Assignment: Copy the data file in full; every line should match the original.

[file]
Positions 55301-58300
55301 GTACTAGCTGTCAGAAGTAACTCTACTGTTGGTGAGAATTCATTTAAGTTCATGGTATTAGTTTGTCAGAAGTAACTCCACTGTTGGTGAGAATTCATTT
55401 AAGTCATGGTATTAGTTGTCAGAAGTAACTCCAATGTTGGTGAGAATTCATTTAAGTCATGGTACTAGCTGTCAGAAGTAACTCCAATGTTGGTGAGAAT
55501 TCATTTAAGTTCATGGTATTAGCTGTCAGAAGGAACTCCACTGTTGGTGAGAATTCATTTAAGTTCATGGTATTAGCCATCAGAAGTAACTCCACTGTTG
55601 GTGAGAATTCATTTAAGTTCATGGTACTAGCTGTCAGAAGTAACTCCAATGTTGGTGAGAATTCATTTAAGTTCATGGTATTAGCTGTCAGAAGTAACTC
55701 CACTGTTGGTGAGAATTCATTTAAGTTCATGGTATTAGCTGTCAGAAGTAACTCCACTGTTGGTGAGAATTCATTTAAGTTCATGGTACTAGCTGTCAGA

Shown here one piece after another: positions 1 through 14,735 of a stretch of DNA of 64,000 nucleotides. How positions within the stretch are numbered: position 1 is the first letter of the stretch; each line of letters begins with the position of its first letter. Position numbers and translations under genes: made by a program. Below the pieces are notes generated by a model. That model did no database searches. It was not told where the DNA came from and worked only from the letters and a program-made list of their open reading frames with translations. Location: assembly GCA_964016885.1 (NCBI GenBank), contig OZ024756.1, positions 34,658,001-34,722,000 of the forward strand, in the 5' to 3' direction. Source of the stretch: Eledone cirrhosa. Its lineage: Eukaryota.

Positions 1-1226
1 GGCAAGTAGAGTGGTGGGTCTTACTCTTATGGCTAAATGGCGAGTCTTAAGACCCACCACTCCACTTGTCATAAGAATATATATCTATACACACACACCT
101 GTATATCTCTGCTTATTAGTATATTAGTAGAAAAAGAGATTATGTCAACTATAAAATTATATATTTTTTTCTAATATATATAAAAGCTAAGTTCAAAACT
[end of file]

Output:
Positions 55301-58300
55301 GTACTAGCTGTCAGAAGTAACTCTACTGTTGGTGAGAATTCATTTAAGTTCATGGTATTAGTTTGTCAGAAGTAACTCCACTGTTGGTGAGAATTCATTT
55401 AAGTCATGGTATTAGTTGTCAGAAGTAACTCCAATGTTGGTGAGAATTCATTTAAGTCATGGTACTAGCTGTCAGAAGTAACTCCAATGTTGGTGAGAAT
55501 TCATTTAAGTTCATGGTATTAGCTGTCAGAAGGAACTCCACTGTTGGTGAGAATTCATTTAAGTTCATGGTATTAGCCATCAGAAGTAACTCCACTGTTG
55601 GTGAGAATTCATTTAAGTTCATGGTACTAGCTGTCAGAAGTAACTCCAATGTTGGTGAGAATTCATTTAAGTTCATGGTATTAGCTGTCAGAAGTAACTC
55701 CACTGTTGGTGAGAATTCATTTAAGTTCATGGTATTAGCTGTCAGAAGTAACTCCACTGTTGGTGAGAATTCATTTAAGTTCATGGTACTAGCTGTCAGA

Shown here one piece after another: positions 1 through 14,735 of a stretch of DNA of 64,000 nucleotides. How positions within the stretch are numbered: position 1 is the first letter of the stretch; each line of letters begins with the position of its first letter. Position numbers and translations under genes: made by a program. Below the pieces are notes generated by a model. That model did no database searches. It was not told where the DNA came from and worked only from the letters and a program-made list of their open reading frames with translations. Location: assembly GCA_964016885.1 (NCBI GenBank), contig OZ024756.1, positions 34,658,001-34,722,000 of the forward strand, in the 5' to 3' direction. Source of the stretch: Eledone cirrhosa. Its lineage: Eukaryota.

Positions 1-1226
1 GGCAAGTAGAGTGGTGGGTCTTACTCTTATGGCTAAATGGCGAGTCTTAAGACCCACCACTCCACTTGTCATAAGAATATATATCTATACACACACACCT
101 GTATATCTCTGCTTATTAGTATATTAGTAGAAAAAGAGATTATGTCAACTATAAAATTATATATTTTTTTCTAATATATATAAAAGCTAAGTTCAAAACT